The depth of what God feels, as Hosea understands those feelings, can never be separated from the height of who he is. The sharpness of the pain that registers in the divine complaints is directly related to the majesty of the Person who is suffering. . . . Not until Jesus weeps over Jerusalem, endures the betrayal of a disciple, and complains against the withdrawal of the Father, do we see a clearer picture of wounded Majesty.
Peter Lewis makes a similar observation: “In Hosea’s prophecy and in Hosea’s pain we are going to discover the secret heart of God; his innermost feelings, his profound sorrow and his sovereign grace. Not until the Word becomes flesh will God appear so tender and so vulnerable as in the book of Hosea.”
And Peter Craigie nicely summarises the connection between love and suffering as found in Hosea: “When we say ‘God is love’, we must not say it too glibly, for that fundamental statement carries with it a necessary counterpart: ‘God is suffering’. The love and the suffering are inextricably interrelated: God suffers because he loves and because those whom he loves do not return his love.”
Obviously the clearest and most profound example of how God is involved in our suffering and grief is the crucifixion. In the incarnation God is not only with us, but in the crucifixion he suffers for us, in our place. There is no better example of God taking upon himself our suffering than at the cross.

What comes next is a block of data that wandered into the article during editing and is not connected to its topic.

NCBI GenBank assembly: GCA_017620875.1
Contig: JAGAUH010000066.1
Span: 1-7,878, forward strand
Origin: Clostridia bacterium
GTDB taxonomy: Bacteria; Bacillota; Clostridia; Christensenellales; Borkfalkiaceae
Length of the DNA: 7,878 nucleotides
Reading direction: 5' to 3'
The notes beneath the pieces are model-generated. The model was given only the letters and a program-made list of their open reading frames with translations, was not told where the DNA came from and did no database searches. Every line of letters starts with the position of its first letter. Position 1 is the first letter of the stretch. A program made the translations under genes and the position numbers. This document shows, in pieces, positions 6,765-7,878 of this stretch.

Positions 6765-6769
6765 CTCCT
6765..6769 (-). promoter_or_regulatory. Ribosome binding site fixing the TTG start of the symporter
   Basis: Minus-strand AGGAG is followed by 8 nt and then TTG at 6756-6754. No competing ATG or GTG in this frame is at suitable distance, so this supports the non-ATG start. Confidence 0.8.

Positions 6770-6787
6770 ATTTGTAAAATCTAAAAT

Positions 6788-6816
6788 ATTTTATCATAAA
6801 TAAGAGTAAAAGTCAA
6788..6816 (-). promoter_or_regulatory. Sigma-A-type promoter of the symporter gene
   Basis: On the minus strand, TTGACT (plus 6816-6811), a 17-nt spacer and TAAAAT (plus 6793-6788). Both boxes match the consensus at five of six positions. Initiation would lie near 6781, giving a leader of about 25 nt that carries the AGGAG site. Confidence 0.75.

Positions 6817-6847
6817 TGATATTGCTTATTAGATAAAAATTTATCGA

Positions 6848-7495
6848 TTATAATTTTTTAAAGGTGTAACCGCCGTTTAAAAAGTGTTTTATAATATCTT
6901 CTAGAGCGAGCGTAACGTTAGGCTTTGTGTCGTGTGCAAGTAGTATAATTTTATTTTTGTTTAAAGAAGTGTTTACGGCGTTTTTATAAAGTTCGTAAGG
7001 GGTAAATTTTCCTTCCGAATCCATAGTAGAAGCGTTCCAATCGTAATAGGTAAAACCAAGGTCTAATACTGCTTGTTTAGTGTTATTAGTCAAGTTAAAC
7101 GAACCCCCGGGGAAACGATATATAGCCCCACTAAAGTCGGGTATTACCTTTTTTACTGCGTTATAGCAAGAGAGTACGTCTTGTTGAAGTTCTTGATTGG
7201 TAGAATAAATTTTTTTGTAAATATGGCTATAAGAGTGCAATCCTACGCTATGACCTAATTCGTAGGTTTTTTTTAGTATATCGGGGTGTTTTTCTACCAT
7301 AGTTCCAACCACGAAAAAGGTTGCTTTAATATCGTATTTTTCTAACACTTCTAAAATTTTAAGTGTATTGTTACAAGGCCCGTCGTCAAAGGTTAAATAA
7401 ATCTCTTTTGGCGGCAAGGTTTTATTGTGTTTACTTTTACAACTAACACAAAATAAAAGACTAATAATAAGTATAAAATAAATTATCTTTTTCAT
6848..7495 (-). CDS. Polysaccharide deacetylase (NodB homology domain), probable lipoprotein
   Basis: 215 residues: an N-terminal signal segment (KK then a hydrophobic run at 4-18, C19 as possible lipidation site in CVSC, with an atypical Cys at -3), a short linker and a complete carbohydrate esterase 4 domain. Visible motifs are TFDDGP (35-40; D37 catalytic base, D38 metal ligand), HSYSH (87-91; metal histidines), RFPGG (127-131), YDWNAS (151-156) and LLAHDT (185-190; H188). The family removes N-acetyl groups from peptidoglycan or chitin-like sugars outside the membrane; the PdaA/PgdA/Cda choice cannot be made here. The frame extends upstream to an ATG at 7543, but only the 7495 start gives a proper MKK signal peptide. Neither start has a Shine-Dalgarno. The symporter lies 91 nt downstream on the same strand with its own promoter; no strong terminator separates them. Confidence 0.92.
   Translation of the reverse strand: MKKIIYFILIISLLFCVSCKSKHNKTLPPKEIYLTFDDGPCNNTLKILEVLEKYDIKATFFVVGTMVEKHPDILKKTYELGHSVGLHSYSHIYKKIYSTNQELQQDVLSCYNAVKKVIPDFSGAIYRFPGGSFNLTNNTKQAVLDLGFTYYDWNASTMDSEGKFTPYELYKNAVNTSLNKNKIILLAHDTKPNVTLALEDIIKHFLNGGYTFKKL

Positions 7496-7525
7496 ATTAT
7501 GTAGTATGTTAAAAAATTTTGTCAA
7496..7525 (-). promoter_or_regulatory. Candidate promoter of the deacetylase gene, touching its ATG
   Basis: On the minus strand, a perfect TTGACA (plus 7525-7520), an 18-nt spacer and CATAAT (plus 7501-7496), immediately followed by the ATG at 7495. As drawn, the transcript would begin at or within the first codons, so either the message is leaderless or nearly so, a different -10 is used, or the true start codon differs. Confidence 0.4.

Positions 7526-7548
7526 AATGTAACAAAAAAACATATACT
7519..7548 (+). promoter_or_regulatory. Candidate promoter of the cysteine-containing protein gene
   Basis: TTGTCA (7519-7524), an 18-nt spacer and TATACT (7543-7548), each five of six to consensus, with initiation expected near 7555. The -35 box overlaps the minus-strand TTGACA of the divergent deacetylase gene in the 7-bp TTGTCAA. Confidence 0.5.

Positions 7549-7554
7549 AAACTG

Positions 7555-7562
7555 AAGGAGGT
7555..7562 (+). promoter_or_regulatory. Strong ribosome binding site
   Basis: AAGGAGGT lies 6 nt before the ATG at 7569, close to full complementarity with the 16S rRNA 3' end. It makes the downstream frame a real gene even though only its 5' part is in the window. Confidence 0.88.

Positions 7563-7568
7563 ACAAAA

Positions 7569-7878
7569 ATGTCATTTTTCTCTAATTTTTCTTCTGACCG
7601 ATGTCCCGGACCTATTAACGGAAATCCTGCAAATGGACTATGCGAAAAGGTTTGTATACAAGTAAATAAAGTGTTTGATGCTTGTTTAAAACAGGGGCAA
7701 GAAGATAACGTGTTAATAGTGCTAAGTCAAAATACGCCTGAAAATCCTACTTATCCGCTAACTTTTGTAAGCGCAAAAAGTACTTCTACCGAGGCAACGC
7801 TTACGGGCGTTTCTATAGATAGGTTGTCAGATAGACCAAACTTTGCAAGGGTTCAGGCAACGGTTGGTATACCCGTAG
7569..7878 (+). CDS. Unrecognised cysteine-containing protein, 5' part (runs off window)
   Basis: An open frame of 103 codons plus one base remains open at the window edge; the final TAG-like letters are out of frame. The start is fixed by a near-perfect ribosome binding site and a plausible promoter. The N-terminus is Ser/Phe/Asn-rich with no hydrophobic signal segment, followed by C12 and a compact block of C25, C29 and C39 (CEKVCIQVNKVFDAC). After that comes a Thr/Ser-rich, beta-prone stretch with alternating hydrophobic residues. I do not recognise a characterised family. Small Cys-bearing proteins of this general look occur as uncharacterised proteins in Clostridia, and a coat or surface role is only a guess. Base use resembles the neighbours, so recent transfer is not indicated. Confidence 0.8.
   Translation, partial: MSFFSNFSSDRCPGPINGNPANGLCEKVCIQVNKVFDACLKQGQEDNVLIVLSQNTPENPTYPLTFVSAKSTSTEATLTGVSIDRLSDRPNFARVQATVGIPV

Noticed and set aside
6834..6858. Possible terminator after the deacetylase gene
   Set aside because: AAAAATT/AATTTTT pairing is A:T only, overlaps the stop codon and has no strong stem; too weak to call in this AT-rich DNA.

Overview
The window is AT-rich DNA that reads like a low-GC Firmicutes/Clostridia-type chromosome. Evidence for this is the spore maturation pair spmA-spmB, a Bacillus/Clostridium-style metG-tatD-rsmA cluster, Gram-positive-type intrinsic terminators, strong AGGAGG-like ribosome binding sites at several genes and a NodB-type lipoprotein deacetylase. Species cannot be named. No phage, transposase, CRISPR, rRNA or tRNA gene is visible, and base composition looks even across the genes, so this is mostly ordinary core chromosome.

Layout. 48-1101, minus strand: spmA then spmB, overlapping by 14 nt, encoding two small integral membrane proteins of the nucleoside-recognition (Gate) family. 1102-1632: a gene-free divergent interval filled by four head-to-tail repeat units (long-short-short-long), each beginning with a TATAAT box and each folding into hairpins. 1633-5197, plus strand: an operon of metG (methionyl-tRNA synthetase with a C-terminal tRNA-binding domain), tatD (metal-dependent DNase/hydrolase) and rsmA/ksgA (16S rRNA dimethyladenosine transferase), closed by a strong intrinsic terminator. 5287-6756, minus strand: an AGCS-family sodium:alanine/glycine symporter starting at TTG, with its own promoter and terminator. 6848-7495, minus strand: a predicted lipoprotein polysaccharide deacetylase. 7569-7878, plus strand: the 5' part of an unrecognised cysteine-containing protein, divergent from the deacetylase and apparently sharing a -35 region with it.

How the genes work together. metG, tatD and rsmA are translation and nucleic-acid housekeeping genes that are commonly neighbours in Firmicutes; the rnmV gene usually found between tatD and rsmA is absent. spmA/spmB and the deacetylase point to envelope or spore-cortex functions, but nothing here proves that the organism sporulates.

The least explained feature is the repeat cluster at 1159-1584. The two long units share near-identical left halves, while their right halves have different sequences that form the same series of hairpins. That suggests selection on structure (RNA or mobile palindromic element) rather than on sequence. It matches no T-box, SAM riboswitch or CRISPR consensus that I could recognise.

In fact Jesus is known as the suffering servant (see Isaiah 53). Even before his cruel death on a cross he was a man of sorrow and suffering. His heart continually broke for those he loved. The passage describing Jesus weeping over Jerusalem is a classic example: “O Jerusalem, Jerusalem, you who kill the prophets and stone those sent to you, how often I have longed to gather your children together, as a hen gathers her chicks under her wings, but you were not willing” (Matthew 23:37).
Here divine pathos is clearly apparent. A wayward people can only be a constant source of pain to the divine heart – to the Son as much as to the Father. Another passage (of many) is John 11:33, “When Jesus saw her weeping [because of the death of Lazarus], and the Jews who had come along with her also weeping, he was deeply moved in spirit and troubled”. Says Herman Ridderbos,